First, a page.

He is the son of a protestant mother and a catholic priest (yes really!) and was, at a very young age, a correspondent for our national broadcaster, the ABC, in Indonesia and twice in Vietnam during that war.
He moved onto commercial radio both in Sydney and eventually London and later wrote provocative columns for the local press until he fell foul of the Jewish lobby for his criticisms of Israel's policy in Palestine. He then quit and retired to write Australian naval history.
On Air is an autobiography which covers his parents romance and his early childhood, his overseas adventures, the trials and tribulations of being a famous media personality as well as many anecdotes on the various good and bad people in the public eye, both media and politics, we in Australia all know.
It is a witty and informative read but maybe really only one for those who know of him.
For me a 'couldn't put down' and read in three days.
The Long Paddock was a freebie on Amazon. The synopsis gave the impression it was a mostly about small Australian town country and life on the land.
In reality it was a long drawn out 'will they or won't they' romantic novel with a rural sub plot.
Chicklit I think they call it.
I finished it to its inevitable happy ending....but only just.
The Greenland shark lives in Arctic regional waters at great depths (1200-1500m) and can live for up to 500 years.
As an adaptation to living at depth, it has a high concentration of trimethylamine N-oxide in its tissues, which causes the meat to be toxic. This toxicity causes the consumer to appear drunk.
Shark Drunk is a translation from the Norwegian. The author and his artist friend Hugo Aasjord set out over a number of seasons in a small rubber IRB in the Lofoten Islands region of Norway to catch one.
But this book is more than a simple fishing trip saga.
The author sets out to understand the ocean from every possible angle, drawing on poetry, science, history, ecology and mythology.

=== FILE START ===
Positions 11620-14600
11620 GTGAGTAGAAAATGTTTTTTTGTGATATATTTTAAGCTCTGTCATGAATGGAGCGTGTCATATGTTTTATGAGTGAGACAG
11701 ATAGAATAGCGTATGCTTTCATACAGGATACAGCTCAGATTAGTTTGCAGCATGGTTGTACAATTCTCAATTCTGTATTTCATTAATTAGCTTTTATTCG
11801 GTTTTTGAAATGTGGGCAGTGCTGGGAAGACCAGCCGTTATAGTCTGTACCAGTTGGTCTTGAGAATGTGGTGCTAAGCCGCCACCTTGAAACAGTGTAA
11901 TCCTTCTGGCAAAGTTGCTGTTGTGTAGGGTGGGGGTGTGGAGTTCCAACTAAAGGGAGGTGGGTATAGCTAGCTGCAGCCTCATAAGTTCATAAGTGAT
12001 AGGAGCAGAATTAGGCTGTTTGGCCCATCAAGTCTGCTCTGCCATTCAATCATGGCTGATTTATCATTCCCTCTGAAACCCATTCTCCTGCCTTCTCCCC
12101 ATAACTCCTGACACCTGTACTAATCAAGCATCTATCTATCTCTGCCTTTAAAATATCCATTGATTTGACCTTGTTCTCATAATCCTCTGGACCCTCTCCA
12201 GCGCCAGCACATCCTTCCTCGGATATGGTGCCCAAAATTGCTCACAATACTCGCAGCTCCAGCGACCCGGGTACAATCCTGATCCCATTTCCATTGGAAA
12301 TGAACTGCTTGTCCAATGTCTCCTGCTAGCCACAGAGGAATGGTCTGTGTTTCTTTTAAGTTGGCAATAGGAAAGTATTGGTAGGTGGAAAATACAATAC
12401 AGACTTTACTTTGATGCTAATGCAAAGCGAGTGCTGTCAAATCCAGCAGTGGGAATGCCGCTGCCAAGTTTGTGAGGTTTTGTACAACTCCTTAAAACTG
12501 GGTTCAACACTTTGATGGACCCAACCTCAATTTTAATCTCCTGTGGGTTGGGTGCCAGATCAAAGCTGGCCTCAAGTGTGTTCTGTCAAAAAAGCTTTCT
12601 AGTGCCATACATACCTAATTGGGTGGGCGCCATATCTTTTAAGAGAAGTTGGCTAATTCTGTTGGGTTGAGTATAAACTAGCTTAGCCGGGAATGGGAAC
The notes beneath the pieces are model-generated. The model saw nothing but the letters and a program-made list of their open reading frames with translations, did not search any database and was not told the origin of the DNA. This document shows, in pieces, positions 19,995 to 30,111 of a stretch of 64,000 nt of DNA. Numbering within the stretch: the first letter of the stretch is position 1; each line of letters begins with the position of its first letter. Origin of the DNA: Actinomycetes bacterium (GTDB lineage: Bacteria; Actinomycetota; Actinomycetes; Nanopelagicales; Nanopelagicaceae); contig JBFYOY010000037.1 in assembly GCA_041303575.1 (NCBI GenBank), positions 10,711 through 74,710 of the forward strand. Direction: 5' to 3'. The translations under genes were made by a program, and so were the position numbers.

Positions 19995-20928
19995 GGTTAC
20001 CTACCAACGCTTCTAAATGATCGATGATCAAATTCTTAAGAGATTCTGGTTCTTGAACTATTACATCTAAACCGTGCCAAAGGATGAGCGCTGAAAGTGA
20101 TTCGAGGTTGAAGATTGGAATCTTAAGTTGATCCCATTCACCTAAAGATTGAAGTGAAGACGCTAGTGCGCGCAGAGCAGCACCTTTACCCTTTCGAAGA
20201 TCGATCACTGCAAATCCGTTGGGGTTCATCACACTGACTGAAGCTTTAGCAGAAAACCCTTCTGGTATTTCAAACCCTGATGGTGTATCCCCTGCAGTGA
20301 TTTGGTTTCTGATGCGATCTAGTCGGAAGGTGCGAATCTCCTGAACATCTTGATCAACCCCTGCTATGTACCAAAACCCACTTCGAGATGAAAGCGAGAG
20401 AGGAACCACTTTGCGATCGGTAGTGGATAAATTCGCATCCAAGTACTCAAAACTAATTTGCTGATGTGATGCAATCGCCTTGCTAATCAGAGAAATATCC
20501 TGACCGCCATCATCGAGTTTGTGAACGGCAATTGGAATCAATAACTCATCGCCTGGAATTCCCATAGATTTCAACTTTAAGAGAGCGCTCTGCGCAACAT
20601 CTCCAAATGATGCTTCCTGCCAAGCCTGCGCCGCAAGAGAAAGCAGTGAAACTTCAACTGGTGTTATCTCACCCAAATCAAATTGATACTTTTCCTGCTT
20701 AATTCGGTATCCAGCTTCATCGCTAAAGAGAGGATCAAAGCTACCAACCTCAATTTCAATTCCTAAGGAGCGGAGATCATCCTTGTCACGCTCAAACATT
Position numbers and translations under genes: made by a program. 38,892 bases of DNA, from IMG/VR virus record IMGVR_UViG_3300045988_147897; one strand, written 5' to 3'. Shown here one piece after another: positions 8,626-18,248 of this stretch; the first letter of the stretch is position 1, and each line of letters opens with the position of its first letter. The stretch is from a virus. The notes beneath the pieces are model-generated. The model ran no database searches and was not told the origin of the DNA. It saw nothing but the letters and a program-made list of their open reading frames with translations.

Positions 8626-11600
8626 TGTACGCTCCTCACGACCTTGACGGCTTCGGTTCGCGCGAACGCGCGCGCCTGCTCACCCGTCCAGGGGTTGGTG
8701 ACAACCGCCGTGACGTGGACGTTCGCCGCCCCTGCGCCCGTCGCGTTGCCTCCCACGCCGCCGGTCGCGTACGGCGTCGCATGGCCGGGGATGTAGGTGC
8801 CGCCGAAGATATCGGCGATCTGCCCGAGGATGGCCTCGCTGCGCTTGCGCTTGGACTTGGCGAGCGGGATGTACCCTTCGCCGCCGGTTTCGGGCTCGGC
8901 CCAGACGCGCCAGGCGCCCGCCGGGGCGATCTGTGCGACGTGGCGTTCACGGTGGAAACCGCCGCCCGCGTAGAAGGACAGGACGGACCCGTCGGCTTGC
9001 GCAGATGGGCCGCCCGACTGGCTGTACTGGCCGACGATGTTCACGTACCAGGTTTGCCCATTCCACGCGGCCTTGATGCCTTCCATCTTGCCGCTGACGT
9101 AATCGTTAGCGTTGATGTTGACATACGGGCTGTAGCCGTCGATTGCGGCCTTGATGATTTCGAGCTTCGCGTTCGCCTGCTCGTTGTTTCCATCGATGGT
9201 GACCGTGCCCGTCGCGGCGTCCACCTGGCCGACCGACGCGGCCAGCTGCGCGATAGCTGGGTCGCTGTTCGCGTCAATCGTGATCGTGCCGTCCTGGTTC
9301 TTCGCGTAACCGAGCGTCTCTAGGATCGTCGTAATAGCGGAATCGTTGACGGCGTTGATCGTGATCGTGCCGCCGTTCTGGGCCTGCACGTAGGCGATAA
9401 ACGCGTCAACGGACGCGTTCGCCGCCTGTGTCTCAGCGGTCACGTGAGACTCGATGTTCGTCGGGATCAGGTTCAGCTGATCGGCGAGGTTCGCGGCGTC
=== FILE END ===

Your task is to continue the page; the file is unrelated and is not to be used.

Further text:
It is also a history of Norway's northern region, its fishing industry and the lives of the people who populate the small isolated villages dotted along the spectacular coastline.
I really liked this book but be warned, it is extremely long.
The author of Love and Other U-Turns, Louisa Deasey is the daughter of Australian literary figure Denison Deasey (more about him in the last review). She has worked as a free lance magazine journalist, editor, copywriter and now author.
This book tells the story of her giving up a stable but unfulfilled city life, selling all her possessions, for adventure on the road, living out of a car, with an itinerant comedian, Jim, with whom she has fallen in love.
Jim is well educated and comes from a good family but has decided that life on the road in country Australia is for him. His humor is very crude (so crude he is banned from most city venues) so he finds his audience in pubs and bars in country Australia mainly in the mining towns and the outback.
Paradoxically he is also a clown and performs for kids at country schools.
The couple travel the length and breadth of Australia sometimes driving many hundreds of km without a break.They stay at some of the most awful accommodation in some of the most confronting places in the country eg. Kalgoorlie, while meeting some of the strangest, roughest and fascinating characters who inhabit these places.
And all the time Louisa keeps in touch with her literary world eking out a living via her trusty lap top and not so trusty rural Australian internet connections.
Does she and the relationship survive? Read it to find out.
There was some eye opening stuff in this book, even for this Australian.
If you want to know about parts of the country that are not in the travel brochures this one is for you.
Denison Deasey died when Louisa was nearly seven. He was the father she never knew.
Her mother had little to say about him and her godmother (bizarrely her father's first wife) had lost contact.
He had been characterized by some as a failure or a dilettante, who squandered money and failed to finish anything he started. In love with life but unable to benefit from it in any conventionally constructive way.
A casually dismissive reference to him from his elite school says: ‘What Geelong Grammar–educated man drives taxis?’
But a Letter from Paris with a mysterious reference to a relationship her father had with a young French au pair in post war London encourages Louisa to find out more about him.
This book documents her journey of discovery, filling in the gaps of her father's life, loves, travels and achievements.
She spends hours in the nation's libraries searching through their badly organized archived files slowly piecing together a portrait of this man.
Then she literally follows in his footsteps travelling to France to meet people who were associated with her father and his work.
He turns out to be a great deal more than 'just a taxi driver'!
A really fascinating story, well written with passion that jumps out at you from the pages.
Please read this book!